• Madeleine Feeny

Eating in a Crisis: How to Cook A Wolf by M.F.K. Fisher

Updated: Jun 8

‘You can still live with grace and wisdom .... to keep the wolf from snuffling too hungrily through the keyhole'



M. F. K. Fisher knew how to live (as you’d expect from the high priestess of American food writing). Even wartime rationing is fun when she’s in charge. In an agile piece of publishing, Daunt Books have responded to our current crisis by rushing out How to Cook a Wolf, Fisher’s invigorating guide to eating well in straitened circumstances. It makes for pertinent reading in a pandemic, with plenty of transferrable advice – including this passage, which would have served the supermarket raiders of March well:


‘It is often a delicate point, now, to decide when common sense ends and hoarding begins. Preparing a small stock of practical boxed and canned goods for a blackout shelf, in direct relation to the size of your family, is quite another thing from buying large quantities of bottled shrimps and canapé wafers and meat pastes, or even unjustified amounts of more sensible foods.'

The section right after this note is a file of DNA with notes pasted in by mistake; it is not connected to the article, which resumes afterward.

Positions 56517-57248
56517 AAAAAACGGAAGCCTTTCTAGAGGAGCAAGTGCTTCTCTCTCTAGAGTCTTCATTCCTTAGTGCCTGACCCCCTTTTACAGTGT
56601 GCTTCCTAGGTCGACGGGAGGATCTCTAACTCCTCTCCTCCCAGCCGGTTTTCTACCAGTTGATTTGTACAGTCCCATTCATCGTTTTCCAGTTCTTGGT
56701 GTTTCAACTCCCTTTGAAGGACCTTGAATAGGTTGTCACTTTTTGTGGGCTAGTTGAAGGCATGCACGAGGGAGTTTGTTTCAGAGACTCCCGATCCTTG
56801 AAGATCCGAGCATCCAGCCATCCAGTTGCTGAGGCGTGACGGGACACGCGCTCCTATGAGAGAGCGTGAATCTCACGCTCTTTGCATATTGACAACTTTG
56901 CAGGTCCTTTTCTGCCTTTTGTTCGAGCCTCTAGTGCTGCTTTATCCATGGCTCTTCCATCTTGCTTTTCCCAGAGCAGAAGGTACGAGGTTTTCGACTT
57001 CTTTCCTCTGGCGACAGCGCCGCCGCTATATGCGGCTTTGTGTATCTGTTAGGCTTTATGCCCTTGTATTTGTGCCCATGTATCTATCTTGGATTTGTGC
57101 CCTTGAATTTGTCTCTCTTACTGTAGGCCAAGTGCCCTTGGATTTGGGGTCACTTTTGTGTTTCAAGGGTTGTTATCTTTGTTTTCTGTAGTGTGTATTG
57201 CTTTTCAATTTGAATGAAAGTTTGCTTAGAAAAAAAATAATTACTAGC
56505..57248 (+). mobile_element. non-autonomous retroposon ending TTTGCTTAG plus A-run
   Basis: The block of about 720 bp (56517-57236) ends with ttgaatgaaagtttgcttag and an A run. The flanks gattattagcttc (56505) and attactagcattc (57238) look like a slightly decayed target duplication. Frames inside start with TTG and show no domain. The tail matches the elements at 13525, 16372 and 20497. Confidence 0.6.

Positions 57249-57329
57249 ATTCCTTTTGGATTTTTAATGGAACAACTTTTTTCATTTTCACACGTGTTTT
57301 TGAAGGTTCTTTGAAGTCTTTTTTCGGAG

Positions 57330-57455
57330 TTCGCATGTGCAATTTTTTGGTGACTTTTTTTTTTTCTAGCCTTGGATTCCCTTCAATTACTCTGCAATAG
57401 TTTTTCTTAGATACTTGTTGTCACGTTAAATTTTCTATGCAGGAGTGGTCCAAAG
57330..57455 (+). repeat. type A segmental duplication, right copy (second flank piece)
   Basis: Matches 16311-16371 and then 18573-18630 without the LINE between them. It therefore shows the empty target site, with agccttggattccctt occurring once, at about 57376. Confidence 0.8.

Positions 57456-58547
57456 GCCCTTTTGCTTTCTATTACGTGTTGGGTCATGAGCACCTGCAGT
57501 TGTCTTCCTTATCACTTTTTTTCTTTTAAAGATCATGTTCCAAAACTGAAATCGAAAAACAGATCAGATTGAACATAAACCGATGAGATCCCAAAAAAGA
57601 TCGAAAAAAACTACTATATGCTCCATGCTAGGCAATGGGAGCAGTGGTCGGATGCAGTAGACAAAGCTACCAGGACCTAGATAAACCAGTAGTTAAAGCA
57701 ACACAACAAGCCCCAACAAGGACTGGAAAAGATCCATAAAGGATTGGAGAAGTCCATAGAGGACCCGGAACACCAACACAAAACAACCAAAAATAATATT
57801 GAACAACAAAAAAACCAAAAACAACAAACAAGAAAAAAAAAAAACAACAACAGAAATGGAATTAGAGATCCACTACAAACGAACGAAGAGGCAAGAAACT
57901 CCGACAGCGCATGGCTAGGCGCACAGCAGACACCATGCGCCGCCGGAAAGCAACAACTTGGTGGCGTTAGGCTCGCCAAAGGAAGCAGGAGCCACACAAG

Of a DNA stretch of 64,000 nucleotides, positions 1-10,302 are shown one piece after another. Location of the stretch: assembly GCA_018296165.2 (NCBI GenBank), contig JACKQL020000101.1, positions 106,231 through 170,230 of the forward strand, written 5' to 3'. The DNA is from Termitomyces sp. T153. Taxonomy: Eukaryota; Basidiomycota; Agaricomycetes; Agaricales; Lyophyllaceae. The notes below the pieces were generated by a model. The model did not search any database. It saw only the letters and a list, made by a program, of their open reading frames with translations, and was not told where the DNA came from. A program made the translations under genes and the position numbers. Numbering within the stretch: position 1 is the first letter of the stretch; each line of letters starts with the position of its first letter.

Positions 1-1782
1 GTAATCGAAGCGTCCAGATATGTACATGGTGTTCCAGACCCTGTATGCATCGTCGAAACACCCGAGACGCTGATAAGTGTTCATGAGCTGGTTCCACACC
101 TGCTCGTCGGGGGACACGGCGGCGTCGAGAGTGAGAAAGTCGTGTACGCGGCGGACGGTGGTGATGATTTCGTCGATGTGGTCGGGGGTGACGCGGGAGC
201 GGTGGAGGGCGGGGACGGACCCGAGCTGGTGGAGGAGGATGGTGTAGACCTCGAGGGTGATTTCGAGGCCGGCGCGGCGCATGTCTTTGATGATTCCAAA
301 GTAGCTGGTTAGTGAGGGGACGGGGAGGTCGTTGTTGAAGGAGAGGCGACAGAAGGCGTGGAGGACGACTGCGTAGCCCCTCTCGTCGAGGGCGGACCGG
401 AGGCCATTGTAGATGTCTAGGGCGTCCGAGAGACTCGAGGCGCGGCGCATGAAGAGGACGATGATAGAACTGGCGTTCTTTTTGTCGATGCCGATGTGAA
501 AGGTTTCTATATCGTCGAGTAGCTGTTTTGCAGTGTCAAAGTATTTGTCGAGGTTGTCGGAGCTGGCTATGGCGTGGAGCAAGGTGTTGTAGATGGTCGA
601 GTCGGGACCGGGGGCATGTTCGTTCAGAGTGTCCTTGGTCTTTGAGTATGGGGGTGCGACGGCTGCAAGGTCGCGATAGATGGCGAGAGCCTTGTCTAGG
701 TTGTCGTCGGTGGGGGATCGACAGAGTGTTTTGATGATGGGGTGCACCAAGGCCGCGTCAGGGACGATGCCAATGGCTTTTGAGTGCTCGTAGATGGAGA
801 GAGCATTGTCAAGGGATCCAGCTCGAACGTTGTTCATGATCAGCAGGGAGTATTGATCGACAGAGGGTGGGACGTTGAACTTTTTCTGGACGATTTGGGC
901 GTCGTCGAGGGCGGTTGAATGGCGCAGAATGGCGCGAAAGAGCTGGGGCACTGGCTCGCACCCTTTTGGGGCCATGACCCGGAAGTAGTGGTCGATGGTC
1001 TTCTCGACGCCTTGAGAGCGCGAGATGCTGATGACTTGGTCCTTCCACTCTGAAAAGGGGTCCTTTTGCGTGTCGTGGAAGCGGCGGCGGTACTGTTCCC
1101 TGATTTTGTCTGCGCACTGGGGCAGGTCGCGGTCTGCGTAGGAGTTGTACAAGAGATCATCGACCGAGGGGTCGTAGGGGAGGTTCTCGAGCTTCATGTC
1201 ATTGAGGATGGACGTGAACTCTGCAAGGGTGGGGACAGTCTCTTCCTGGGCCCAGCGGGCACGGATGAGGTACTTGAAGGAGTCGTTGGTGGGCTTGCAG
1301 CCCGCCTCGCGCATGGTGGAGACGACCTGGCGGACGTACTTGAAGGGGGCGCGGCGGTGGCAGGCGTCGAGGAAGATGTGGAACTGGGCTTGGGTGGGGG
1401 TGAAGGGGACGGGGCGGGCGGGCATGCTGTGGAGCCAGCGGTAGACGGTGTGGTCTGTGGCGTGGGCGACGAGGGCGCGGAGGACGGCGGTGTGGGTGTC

Her words on booze also strike a chord: ‘Liquor by the case is generally about ten per cent less expensive than by the bottle, and generally it disappears at least ten per cent faster, so you must gauge your own purse and proclivities.’ If I’d only known about her half-and-half cocktail (vermouth, dry sherry, lemon juice and angostura bitters), I might have made fewer phone calls to Majestic during lockdown.

First published in 1942, this book was later revised to accommodate postwar shops and budgets. This new edition includes Fisher’s 1951 annotations, which crackle with scathing criticisms of her foolish younger self. Each whimsically titled chapter – from ‘How to be Cheerful Though Starving’ to ‘How to Make a Pigeon Cry’ – opens with a choice quotation from the likes of Tolstoy, Swift and Shakespeare (‘appetite, a universal wolf’).


The wolf metaphor is sustained to compelling effect throughout the book which is founded on good sense and the guiding principle that ‘since we must eat to live, we might as well do it with both grace and gusto.’ Like all the best food writers, Fisher combines recipes and practical wisdom with philosophy, literature and social commentary, all dished up in the effervescent and confiding prose that is distinctively hers, generously seasoned with dry wit. ('Butchers, usually, are very pleasant people, in spite of having at some time in their lives deliberately chosen to be butchers.')


By turns lyrical, wistful, droll and trenchant, her writing is a joy; even a boiling kettle is dynamite in her hands: ‘Myself, I would say that when it bubbles with large energetic bubbles, and looks ready to hop from the kettle, and makes a rocky rather than a murmuring noise, and sends off a good deal of steam, it is boiling.’ It’s rather like having a lovably bossy and very perceptive aunt in the kitchen with you.